Racquet down, hands up: Triangle tennis community stands up against racial injustice

Bridget Condon Image
Friday, June 12, 2020
Racquet down, hands up: Triangle tennis community standing up against racial injustice
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Traci hopes this will help facilitate more inclusion in the sport and throughout the world.

RALEIGH, N.C. (WTVD) -- Traci McCluney is a tennis captain for various leagues across the Triangle and ever since college, she's been pushing for change in the sport.

"I played in high school and I actually played on the men's team at NC Central," she said. "We didn't have a women's team when I went to school and I got on a little protest, rant, to get a women's team added, and so I played on the men's team for three years and then my senior year we finally got a women's team."

Now more than 20 years later, that same drive is urging the Triangle tennis community to stand up against racial injustice.

"Racism on the big scale is very difficult to tackle," McCluney said. "If we can just tackle it on the sport that we love, so if we can just start here local, that's kind of what we were aiming for."

Yubie Albert agreed.

"It's not just one person," Albert said. "It's not just Traci but everyone, and that's why coming from the Asian background, I need to get involved, I need to push that group and not just Asian but everyone from all nationalities, all colors all race needs to be involved."

McCluney got an idea after seeing a video that Francis Tiafoe, a professional tennis player, put together showing different minorities putting their racquets down and hands up. She sent a mass email asking whether local players would participate and in just two days, thanks to Albert, the Triangle tennis community put together its own video.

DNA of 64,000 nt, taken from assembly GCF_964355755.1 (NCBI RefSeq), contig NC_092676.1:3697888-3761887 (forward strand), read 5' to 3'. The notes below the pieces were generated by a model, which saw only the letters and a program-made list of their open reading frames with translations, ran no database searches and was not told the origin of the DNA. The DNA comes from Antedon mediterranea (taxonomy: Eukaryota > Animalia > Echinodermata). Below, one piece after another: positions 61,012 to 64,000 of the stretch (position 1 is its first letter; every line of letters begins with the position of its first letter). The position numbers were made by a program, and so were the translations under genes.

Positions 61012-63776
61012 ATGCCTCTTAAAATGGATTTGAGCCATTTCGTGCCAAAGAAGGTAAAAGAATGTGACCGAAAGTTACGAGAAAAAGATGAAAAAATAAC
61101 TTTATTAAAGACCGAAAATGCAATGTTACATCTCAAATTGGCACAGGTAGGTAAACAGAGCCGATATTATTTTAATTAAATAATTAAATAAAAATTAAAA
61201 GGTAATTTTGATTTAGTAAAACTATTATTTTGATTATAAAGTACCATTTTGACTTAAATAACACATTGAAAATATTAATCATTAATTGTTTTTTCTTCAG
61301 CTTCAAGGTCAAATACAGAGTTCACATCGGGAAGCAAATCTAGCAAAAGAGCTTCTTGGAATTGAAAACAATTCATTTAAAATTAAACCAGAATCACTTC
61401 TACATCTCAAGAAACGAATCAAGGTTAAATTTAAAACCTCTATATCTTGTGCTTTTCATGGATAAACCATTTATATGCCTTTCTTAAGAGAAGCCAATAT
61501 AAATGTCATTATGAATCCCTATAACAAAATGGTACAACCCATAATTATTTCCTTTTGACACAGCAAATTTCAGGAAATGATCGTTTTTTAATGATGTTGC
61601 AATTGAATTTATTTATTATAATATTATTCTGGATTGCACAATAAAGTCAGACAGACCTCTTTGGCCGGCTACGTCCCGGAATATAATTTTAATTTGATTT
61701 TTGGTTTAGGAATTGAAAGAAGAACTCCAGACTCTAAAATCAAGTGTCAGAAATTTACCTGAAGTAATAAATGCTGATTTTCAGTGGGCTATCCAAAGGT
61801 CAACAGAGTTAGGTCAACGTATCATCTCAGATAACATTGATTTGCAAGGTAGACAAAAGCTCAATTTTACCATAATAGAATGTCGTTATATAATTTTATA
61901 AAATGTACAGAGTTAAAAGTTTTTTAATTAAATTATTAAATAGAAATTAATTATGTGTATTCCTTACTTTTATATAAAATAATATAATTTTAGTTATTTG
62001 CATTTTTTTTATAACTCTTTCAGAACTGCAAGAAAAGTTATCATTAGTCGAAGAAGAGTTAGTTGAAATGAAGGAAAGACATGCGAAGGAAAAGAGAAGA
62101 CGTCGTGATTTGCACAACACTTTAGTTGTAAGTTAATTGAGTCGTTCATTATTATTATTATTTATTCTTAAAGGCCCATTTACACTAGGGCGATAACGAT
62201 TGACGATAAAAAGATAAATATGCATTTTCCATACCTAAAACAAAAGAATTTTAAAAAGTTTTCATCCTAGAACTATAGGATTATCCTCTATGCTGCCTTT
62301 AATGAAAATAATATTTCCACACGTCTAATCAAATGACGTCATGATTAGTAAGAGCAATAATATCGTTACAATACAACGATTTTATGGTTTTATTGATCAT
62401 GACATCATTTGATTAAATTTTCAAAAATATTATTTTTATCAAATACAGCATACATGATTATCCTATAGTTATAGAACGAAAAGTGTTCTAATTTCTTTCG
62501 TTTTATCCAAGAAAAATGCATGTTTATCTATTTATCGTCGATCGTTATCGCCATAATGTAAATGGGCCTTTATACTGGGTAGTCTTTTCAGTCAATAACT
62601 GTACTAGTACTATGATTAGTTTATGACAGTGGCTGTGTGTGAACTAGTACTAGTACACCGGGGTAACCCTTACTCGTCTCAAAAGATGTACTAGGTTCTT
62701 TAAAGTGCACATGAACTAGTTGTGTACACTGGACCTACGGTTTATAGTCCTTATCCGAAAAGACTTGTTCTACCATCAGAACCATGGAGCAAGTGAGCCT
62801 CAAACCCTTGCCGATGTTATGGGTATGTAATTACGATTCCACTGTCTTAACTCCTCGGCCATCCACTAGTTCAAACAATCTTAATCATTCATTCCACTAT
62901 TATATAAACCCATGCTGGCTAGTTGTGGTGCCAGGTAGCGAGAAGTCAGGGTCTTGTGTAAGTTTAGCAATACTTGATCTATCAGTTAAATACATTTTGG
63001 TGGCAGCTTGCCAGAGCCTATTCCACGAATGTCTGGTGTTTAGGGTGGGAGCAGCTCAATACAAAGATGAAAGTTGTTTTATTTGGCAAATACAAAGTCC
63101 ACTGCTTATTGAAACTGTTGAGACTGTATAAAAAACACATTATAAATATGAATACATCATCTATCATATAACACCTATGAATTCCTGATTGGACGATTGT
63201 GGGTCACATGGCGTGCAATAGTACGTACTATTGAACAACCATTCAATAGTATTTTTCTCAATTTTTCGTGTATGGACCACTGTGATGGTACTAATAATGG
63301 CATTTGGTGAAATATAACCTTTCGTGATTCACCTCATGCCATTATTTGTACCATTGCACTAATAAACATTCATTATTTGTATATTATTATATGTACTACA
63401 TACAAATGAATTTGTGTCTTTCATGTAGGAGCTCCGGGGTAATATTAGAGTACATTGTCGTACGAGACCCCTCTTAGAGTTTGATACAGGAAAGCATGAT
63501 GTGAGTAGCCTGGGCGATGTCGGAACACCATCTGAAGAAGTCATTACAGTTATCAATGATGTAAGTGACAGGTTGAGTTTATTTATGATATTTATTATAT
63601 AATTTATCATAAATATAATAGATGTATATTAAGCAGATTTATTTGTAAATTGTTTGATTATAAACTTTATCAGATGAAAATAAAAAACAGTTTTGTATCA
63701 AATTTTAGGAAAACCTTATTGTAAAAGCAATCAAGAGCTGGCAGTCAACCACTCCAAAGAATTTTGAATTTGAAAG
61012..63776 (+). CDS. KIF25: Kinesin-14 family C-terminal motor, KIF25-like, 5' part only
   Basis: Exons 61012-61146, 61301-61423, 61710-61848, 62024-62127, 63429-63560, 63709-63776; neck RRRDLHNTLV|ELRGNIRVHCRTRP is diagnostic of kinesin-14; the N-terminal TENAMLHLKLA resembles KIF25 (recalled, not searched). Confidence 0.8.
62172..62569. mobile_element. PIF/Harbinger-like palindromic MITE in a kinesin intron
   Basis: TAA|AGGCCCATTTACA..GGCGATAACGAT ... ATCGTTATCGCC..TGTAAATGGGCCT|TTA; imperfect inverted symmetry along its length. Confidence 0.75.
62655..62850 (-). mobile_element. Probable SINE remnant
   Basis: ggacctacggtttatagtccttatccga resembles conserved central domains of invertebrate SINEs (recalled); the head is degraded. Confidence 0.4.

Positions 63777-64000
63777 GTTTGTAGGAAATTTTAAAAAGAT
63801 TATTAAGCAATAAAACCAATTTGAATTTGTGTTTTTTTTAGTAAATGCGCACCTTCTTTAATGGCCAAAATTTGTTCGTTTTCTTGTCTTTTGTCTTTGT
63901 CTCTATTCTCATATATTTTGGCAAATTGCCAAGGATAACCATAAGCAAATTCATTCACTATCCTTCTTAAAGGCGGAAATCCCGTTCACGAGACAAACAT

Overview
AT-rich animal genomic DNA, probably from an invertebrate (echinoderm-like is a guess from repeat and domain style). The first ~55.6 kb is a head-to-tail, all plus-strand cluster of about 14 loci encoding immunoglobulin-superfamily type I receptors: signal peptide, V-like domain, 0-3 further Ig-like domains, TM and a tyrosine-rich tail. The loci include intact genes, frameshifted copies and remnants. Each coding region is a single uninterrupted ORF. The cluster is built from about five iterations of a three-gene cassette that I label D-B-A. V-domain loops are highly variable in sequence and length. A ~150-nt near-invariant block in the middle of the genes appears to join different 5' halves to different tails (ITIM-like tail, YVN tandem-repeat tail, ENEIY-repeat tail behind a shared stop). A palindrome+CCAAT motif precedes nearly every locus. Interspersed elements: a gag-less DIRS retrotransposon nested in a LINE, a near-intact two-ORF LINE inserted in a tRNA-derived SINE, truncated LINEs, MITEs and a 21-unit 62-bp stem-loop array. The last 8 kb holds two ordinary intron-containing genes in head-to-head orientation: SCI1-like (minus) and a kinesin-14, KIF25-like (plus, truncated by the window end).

"I thought we would get six or seven but, in the end, we got almost 50 videos of people who are like, 'hey I support you, racquet down, hands up,'" McCluney said. "Hands up isn't just about a sign of police brutality, it's also a sign of my hands are out -- what can I do to help?"

Heather Remley said the idea reverberated with her.

"It was just very moving," Remley said. "It was one of those moments that really resonated with me where I really felt how big this was."

Albert said the project made him emotional.

"At first, when I got the videos, I was like 'oh this is cool,' but once I put it together -- and I'm not exaggerating -- I had teary eyes," Albert said. "When the first complete draft that I did I showed to my wife, she was bawling. I'm bawling, too, right now. It's stronger than I thought it would be and it's not just putting a video together but putting our heart out with this issue."

McCluney said she hopes this will help facilitate more inclusion in the sport and throughout the world.

"Anything I've ever believed in, I try to do my part," she said. "I struggle a little bit with being a face or the driver ... this one just hit a little close to me. So, I thought the sport where I do have a little confidence in, that I love so much -- why not start there?"